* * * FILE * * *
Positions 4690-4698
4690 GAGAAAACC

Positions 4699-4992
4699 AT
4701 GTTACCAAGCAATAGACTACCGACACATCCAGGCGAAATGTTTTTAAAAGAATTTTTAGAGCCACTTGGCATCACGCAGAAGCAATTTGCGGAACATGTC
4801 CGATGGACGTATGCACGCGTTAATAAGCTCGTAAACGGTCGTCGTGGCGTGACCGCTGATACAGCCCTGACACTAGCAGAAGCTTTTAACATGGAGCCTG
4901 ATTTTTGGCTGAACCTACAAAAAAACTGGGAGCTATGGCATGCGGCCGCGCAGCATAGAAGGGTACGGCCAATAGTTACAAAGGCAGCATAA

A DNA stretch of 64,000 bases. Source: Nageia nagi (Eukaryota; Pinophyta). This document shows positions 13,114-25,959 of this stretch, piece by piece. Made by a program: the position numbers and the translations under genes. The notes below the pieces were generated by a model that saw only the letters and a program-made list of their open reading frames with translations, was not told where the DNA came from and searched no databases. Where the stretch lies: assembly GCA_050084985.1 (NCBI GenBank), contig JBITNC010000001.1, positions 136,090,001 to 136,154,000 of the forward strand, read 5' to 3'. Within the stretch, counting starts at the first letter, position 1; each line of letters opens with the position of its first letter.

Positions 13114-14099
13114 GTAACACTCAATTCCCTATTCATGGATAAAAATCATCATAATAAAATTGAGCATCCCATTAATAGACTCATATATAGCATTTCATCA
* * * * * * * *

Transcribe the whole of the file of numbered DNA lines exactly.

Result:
Positions 4690-4698
4690 GAGAAAACC

Positions 4699-4992
4699 AT
4701 GTTACCAAGCAATAGACTACCGACACATCCAGGCGAAATGTTTTTAAAAGAATTTTTAGAGCCACTTGGCATCACGCAGAAGCAATTTGCGGAACATGTC
4801 CGATGGACGTATGCACGCGTTAATAAGCTCGTAAACGGTCGTCGTGGCGTGACCGCTGATACAGCCCTGACACTAGCAGAAGCTTTTAACATGGAGCCTG
4901 ATTTTTGGCTGAACCTACAAAAAAACTGGGAGCTATGGCATGCGGCCGCGCAGCATAGAAGGGTACGGCCAATAGTTACAAAGGCAGCATAA

A DNA stretch of 64,000 bases. Source: Nageia nagi (Eukaryota; Pinophyta). This document shows positions 13,114-25,959 of this stretch, piece by piece. Made by a program: the position numbers and the translations under genes. The notes below the pieces were generated by a model that saw only the letters and a program-made list of their open reading frames with translations, was not told where the DNA came from and searched no databases. Where the stretch lies: assembly GCA_050084985.1 (NCBI GenBank), contig JBITNC010000001.1, positions 136,090,001 to 136,154,000 of the forward strand, read 5' to 3'. Within the stretch, counting starts at the first letter, position 1; each line of letters opens with the position of its first letter.

Positions 13114-14099
13114 GTAACACTCAATTCCCTATTCATGGATAAAAATCATCATAATAAAATTGAGCATCCCATTAATAGACTCATATATAGCATTTCATCA